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Convicted killer seeks new trial by alleging improper relationship between defense counsel, then-prosecutor Kelly Ayotte

James Dale found guilty. File photo from February 24, 1999. 

(Monitor file)

James Dale found guilty. File photo from February 24, 1999. (Monitor file)

A man convicted in 1999 of raping and killing a 6-year-old Hopkinton girl is asking for a new trial, alleging a romantic relationship between then-prosecutor Kelly Ayotte and his defense attorney, Nicholas Brodich, tainted his conviction.

Spokesman Jeff Grappone said yesterday that Ayotte, now a U.S. senator, and Brodich “did not interact socially at all during the trial, but they did so briefly afterward.”

He called James Dale’s accusation “false” and “a desperate attempt to get out of jail from a despicable child rapist and murderer who Sen. Ayotte prosecuted over 14 years ago.”

Brodich said he knew of the allegation but declined to comment further, citing the pending litigation.

Dale made the claim in a September court filing but offered no evidence or elaboration about the alleged relationship. He wrote his motion himself and has since filed a handwritten motion in Merrimack County Superior Court seeking a public defender.

The state has until tomorrow to respond to Dale’s motion. Senior Assistant Attorney General Jeff Strelzin declined to comment other than to say the office planned to respond in court.

Dale, now 56, was convicted of aggravated sexual assault and second-degree murder in the 1997 killing of Elizabeth Knapp and is in state prison. The earliest he could be released is 2042.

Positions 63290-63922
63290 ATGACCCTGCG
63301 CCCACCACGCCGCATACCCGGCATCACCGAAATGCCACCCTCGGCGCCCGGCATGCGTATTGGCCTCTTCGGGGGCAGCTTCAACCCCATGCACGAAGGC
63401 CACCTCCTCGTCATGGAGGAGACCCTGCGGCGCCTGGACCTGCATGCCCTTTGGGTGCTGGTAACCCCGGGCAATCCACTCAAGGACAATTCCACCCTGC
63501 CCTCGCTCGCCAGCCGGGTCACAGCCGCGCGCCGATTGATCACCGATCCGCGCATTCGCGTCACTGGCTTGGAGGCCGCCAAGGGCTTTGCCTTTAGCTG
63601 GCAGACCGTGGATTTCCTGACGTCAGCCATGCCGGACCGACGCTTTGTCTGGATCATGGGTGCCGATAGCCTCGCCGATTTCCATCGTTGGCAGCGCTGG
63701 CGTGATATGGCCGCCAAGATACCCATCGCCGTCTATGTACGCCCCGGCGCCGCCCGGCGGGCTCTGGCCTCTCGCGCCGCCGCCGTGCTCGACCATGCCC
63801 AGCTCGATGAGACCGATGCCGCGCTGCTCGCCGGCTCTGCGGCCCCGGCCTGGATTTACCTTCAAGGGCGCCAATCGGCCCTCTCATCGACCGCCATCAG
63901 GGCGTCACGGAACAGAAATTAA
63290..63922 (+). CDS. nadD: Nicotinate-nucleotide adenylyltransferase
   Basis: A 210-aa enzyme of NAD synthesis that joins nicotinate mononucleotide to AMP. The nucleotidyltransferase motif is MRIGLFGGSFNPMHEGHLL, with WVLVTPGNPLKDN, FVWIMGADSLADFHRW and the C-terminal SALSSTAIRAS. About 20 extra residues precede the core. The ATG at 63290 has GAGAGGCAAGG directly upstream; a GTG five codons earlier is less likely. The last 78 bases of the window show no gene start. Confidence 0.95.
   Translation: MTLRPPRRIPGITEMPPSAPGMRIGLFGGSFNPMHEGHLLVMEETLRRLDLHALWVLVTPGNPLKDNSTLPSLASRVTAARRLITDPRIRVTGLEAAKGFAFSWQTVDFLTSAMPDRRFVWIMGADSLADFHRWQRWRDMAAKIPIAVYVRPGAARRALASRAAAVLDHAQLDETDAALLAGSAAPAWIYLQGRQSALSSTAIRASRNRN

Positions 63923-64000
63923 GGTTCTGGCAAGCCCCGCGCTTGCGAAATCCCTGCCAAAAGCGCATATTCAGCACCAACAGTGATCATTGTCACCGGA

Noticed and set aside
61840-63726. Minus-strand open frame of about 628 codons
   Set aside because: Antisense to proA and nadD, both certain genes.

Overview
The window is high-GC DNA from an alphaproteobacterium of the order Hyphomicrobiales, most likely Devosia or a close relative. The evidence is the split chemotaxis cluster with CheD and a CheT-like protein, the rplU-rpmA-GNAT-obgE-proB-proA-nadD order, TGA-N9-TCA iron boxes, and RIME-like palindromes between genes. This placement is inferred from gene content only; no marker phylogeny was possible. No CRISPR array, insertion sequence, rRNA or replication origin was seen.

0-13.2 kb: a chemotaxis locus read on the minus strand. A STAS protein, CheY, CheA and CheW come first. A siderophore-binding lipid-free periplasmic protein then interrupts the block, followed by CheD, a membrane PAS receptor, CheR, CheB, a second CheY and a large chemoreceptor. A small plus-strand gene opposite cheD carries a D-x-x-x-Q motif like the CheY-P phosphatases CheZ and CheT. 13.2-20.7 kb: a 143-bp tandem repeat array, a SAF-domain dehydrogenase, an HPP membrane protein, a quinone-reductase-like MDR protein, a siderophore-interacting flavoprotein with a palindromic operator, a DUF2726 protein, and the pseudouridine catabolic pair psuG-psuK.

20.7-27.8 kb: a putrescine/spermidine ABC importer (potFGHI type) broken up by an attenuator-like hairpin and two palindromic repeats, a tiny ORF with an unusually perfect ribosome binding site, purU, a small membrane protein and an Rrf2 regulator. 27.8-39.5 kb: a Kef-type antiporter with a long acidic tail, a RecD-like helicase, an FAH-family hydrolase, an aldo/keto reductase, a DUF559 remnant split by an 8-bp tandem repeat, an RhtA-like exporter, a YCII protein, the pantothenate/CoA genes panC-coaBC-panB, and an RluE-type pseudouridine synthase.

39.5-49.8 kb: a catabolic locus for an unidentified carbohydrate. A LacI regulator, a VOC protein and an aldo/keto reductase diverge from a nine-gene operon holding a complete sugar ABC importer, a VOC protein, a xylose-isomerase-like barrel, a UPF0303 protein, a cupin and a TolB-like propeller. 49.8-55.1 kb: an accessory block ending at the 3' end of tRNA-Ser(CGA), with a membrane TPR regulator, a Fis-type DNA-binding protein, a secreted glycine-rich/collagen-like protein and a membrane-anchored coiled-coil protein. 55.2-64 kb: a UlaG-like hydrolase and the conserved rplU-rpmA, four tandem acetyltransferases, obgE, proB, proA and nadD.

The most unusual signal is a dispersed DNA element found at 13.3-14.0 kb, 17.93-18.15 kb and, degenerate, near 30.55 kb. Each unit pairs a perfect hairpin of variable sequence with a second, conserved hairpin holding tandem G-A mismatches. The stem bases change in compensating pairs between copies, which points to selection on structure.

On Sept. 3, Dale filed a motion for a new trial, claiming Brodich, one of his two defense attorneys, was “involved in a romantic relationship” with Ayotte over the course of his murder trial.

In the motion, Dale asserts his attorney “did not pursue a powerful defense strategy” because of his relationship with Ayotte, who was not married at the time. He claims Brodich and his co-counsel Jim Moir refused to call two witnesses who Dale believes would have proved his innocence. In addition, he said his attorneys did not call an expert to rebut the state’s testimony about the cause and time of Knapp’s death.

The lawyers’ “overall ignorance of the DNA analysis and lack of preparedness rendered his innocence ineffective,” Dale wrote.

In his motion, Dale also claims his attorneys should have sought a mistrial because one of the state’s key witnesses was arrested during the course of the trial for drug use.

In a statement, Grappone denied Ayotte and Brodich had a personal relationship during the trial.

“This is a desperate attempt to get out of jail from a despicable child rapist and murderer who Sen. Ayotte prosecuted over 14 years ago. Sadly, it’s not the first time we’ve seen a convict try to use Sen. Ayotte’s public stature to try to get out of prison,” Grappone said. “Dale’s charge is false, they did not interact socially at all during the trial, but they did so briefly afterward.”

Brodich declined to comment on the motion.

“I know all about the allegation,” he wrote in an email. “And normally, I would feel free to comment. However, since Mr. Dale has raised it in a pleading, the issue will soon be litigated. And I don’t feel it fair or appropriate to comment in the press about pending litigation.”

Moir also declined to comment.

Dale was sentenced to 60 to 120 years for raping and killing Knapp.

The girl was found dead July 3, 1997, in the Hopkinton apartment she shared with her mother, sister and her mother’s boyfriend, Richard Buchanan. An autopsy found she had been raped and suffocated.